Security

Singapore May Soon Make Wearable Trackers Compulsory

By Bill Toulas / June 9, 2020

When it comes to COVID-19 tracking, mitigating the risk of infection propagation, imposing quarantine measures, and identifying and monitoring “hot-spots,” there is no definitive point to draw the line. The most recent example comes from Singapore, as the country is reportedly planning to introduce mandatory tracking wearables to help with COVID-19 tracking and contact tracing, which is clearly a form of irreverence towards people’s privacy. Worldwide, each country's authorities are following what they consider to be the best approach, and people’s privacy rights have already been completely violated in the process, data protection regulations have been pushed aside, and citizens are generally at a loss.

The reason for Singapore's decision was presented to be the problematic landscape of smartphone apps, issues of universal compatibility, and problems with iPhone devices. Singapore’s minister-in-charge of the “Smart National Programme Office” initiative, Vivian Balakrishnan, has stated that the program’s official tracing app, “TraceTogether,” has only been installed in the devices of about 25% of the total population. The adoption has stalled there because iPhones don’t work well with the app, other people are dealing with unforeseen technical obstacles like devices that are low on memory, and some are unable to install apps due to technological illiteracy. Moreover, many people aren’t using smartphones at all.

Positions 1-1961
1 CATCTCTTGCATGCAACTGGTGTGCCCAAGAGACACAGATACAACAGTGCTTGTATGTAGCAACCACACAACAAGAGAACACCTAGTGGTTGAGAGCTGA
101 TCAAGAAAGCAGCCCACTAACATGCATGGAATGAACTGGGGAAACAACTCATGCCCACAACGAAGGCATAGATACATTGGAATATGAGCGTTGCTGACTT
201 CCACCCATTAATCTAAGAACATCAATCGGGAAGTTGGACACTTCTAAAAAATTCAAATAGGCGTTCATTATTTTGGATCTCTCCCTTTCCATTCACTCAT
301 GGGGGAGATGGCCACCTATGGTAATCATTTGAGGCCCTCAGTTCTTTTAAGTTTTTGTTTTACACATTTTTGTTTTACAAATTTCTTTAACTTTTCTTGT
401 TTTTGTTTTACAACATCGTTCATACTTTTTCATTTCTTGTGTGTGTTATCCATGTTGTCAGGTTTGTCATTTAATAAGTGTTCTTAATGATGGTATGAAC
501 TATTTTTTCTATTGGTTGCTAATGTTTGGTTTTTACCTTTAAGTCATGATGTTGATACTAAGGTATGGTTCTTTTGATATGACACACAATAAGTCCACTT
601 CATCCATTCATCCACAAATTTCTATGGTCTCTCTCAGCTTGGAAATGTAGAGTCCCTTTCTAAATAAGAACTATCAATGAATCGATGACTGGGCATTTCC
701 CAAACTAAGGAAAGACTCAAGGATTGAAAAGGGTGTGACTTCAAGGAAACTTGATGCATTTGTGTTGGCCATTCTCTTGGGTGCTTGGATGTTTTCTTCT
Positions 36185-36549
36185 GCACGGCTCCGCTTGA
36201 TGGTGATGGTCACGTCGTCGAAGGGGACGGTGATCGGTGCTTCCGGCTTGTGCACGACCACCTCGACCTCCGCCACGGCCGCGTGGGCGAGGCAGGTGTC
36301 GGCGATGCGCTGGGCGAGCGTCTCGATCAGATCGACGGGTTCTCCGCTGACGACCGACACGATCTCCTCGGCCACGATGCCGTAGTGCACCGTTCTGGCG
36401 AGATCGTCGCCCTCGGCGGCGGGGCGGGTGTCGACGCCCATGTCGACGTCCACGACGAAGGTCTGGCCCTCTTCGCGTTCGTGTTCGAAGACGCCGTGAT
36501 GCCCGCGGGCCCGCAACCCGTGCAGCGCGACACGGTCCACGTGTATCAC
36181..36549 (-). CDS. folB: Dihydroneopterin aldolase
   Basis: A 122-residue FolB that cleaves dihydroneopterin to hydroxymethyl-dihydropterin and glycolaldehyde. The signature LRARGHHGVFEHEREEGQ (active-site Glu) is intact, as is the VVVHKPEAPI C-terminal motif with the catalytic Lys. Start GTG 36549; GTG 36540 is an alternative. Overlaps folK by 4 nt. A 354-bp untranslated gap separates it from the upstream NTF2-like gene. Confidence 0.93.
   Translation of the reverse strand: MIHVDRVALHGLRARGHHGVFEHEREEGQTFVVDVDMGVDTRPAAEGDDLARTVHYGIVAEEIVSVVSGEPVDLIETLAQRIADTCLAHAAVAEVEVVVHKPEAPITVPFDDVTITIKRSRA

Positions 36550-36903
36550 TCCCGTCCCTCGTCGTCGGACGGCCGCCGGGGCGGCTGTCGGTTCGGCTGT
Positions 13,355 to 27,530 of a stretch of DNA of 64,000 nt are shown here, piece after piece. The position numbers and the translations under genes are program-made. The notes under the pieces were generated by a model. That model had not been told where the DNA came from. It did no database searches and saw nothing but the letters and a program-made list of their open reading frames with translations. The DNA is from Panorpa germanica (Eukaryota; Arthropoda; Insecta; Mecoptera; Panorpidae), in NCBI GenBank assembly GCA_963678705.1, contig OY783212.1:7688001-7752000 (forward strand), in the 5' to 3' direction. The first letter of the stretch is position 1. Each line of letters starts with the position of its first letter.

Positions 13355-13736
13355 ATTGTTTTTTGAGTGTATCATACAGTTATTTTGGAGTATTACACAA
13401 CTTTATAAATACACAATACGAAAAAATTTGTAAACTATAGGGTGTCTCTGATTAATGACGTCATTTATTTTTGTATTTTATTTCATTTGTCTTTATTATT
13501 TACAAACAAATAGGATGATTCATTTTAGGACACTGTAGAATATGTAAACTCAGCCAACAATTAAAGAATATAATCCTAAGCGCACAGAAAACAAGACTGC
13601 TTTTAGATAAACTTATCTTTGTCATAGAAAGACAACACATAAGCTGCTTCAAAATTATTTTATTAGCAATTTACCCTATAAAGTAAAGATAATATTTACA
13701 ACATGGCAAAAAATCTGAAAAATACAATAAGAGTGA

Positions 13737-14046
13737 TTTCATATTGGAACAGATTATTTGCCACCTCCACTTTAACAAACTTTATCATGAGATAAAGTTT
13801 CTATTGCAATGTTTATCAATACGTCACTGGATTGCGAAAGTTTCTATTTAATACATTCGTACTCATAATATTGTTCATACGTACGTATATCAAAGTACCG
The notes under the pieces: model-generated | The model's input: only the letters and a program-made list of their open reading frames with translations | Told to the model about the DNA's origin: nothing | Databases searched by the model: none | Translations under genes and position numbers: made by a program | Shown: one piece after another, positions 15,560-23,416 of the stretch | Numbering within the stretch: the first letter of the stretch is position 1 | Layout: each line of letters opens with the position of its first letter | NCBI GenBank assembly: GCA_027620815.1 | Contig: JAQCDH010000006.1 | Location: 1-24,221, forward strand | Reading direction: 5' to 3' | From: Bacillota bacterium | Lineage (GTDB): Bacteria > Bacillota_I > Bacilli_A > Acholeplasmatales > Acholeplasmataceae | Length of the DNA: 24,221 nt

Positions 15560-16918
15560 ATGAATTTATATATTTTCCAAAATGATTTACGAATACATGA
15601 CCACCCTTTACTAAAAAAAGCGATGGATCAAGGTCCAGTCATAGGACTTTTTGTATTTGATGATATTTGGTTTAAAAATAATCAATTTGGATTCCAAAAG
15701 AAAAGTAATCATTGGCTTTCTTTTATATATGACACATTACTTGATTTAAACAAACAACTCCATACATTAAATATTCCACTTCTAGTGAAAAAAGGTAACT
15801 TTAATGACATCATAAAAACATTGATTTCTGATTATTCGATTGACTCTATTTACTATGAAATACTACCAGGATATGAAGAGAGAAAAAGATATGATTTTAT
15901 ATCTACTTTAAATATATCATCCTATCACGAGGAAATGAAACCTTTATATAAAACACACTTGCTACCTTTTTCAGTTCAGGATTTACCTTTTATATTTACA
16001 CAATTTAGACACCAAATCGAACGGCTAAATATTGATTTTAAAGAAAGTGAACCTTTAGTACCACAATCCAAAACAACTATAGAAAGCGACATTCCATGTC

To address this problem, the government is now planning to introduce a wearable device that will most probably end up being compulsory. As the minister told the press, the device won’t have a GPS chip and won’t connect to the internet. Instead, it will work with Bluetooth proximity data, and everything will be stored on local memory. If the wearer tests positive for COVID-19, government officers will then be allowed to access the stored data and figure out who the person came in contact with. When asked about whether the device will be made compulsory, the minister said this would depend on the voluntary adoption rates. So, if not many people opt for it, the government will enforce it.

This has already generated a backlash from the public, and an online petition on “Change.org” has gathered over 38,000 signatures against this tracking device. Simply put, no matter how serious the COVID-19 threat is, people fear the abuse of these tracking systems, are not willing to trade-off their privacy to prevent the spread of Coronavirus, and they feel that the general population in Singapore is facing an unprecedented menace.



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